clock menu more-arrow no yes mobile

Filed under:

Yankees 5, Athletics 4: Two-out hits save the day

A Michael Pineda quality start and some timely two-hits give the Yankees the four-game sweep.

Kelley L Cox-USA TODAY Sports

Not only do the Yankees have a winning streak, but they have an extended one! After dropping the first two games of the road trip to the Diamondbacks, they now have won five straight to give them a 5-2 road trip and a four-game sweep against the Athletics. Here's how we got there.

Man, Michael Pineda, even when he's pretty good, is still frustrating to watch. A big problem he's had so far this year is slider location; he seems to do just fine getting ahead early in counts, but then leaves meatball sliders out over the plate with two strikeouts. At least this afternoon, that didn't happen. Even so, he still ran into trouble a decent amount, enough to put the Yankees' chances at victory in jeopardy.

Pineda allowed his first run in the first inning. He allowed a single to Billy Burns with one out, and then did a terrible job of trying to hold him on, as Burns then stole both second and third. Stephen Vogt grounded out to drive Burns in, and the Athletics had an early 1-0 lead.

That lead was erased immediately, as Jesse Hahn allowed a solo home run to Brian McCann to start off the second inning. In the third, the Yankees tacked on another run, but it could have been more. Didi Gregorius led off with a single, but was erased by an Aaron Hicks double play ball. Jacoby Ellsbury then hit a solo home run, and the Yankees led 2-1. It's obviously the fallacy of the preconceived outcome to assume Ellsbury still would have had a home run without the double play, but it's still frustrating to see solo home runs sometimes.

After working through four innings and just as he appeared to have been hitting his stride, Pineda nearly let the game unravel in the fifth. He allowed a one-out single to Jake Smolinski, then a two-out single to Burns to put runners on first and second with two outs. Vogt brought his RBI total to three on the day in that next at-bat, as he hit a double to bring both Smolinski and Burns home, and the Athletics had a 3-2 lead. After Larry Rothschild calmed him down, Pineda got Danny Valencia to ground out.

These Yankees right now, though, are resilient. Earlier in the season this would have been a prime opportunity to roll over and die, but instead the Yankees regained the lead in the top of the sixth. Brett Gardner and Carlos Beltran got a couple of singles with two outs, then, after a McCann strikeout, Mark Teixeira finally got an RBI after hitting an infield single by hitting the ball deep into the shift, and Starlin Castro knocked in one more run in to make the score 4-3.

Pineda worked through the sixth inning, and he finished the day with a quality start. It's a quality start just barely, but I'll take it, honestly. He has been so frustrating to watch this year and we've been dying for him to turn it around, so this is a nice change. He finishes the day with three earned runs, six hits, one walk, and six strikeouts. Good job, Big Mike.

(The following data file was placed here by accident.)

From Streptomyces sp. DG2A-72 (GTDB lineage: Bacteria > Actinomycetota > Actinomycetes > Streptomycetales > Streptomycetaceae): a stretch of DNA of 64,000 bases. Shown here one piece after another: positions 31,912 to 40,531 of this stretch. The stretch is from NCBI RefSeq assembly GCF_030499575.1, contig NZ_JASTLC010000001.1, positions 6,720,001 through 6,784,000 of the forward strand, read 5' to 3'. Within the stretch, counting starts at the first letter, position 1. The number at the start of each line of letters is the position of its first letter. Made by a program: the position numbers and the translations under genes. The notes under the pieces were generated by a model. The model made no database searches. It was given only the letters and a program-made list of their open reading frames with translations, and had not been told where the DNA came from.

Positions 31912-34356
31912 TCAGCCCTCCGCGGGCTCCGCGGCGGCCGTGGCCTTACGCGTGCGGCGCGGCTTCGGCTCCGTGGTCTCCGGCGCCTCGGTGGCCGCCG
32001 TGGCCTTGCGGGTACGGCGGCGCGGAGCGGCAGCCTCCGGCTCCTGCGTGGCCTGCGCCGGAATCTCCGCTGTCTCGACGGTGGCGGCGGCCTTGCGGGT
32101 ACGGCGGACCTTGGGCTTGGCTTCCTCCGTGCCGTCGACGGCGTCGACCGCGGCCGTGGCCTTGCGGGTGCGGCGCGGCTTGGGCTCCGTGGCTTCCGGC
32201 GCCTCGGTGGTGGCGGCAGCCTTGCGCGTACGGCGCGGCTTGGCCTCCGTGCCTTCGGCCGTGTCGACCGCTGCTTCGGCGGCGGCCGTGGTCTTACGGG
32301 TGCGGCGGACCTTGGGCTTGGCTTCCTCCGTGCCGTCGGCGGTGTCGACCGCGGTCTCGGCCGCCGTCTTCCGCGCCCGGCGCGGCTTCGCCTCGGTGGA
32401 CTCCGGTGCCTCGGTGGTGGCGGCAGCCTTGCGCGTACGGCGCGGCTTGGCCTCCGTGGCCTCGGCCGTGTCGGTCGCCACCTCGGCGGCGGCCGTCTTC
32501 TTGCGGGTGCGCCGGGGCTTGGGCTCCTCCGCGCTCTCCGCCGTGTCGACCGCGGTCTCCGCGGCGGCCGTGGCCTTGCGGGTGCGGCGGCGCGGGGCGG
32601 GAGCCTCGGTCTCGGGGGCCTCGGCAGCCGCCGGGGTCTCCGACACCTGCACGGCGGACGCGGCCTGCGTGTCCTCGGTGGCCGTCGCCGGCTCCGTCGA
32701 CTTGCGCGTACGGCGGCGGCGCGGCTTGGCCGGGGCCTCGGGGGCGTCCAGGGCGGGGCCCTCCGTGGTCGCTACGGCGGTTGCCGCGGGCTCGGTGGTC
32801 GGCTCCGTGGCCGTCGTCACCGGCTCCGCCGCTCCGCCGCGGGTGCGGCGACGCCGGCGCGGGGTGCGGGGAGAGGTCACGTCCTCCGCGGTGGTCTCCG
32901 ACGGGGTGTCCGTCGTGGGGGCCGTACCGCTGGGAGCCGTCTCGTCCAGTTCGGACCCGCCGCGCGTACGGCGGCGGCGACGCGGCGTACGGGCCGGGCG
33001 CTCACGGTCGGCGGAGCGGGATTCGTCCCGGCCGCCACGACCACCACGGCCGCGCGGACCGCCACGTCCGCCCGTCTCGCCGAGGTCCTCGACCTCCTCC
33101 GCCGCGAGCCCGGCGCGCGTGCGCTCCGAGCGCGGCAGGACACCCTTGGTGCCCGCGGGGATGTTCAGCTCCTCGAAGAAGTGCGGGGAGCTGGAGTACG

The Yankees were even nice enough to bring in an insurance run in the seventh against Sean Doolittle, and it ended up being the deciding run. Hicks led the inning off with a single, then Ellsbury bunted him over to second. Beltran, who has been absolutely on fire lately, drove in Hicks with a double. Maybe you've missed it, but Beltran has been the best hitter on this team for a full calendar year.

This is in the title, but it's important to note: four of five of the Yankees' runs scored were with two outs. That's cool. Remember when people were panicking because of "RISP Fail" a month ago? Well, regression to the mean is a thing.

The Yankees have an off day tomorrow and their best relievers are well-rested, so a six-inning performance from Pineda immediately led to Dellin Betances, Andrew Miller, and Aroldis Chapman. Betances worked a scoreless seventh inning and struck out two. Miller got into some trouble after Gregorius and Castro booted ground balls to start the inning, but he induced a strikeout and a couple of ground outs to end the inning. It did bring in a run, though, so the Athletics came within one. That insurance run was very important.

The Yankees were unable to score another insurance run in the top of the ninth, so they had to rely on Chapman to get the save in a tight game. He did just that, as Chapman worked a scoreless ninth to nail it down. Ballgame.

The Yankees, as I mentioned, have an off day tomorrow, then they'll face the Blue Jays at home on Tuesday. The game is at 7:05 PM EST, and Nathan Eovaldi will take on R.A. Dickey.

Box ScoreGame Graph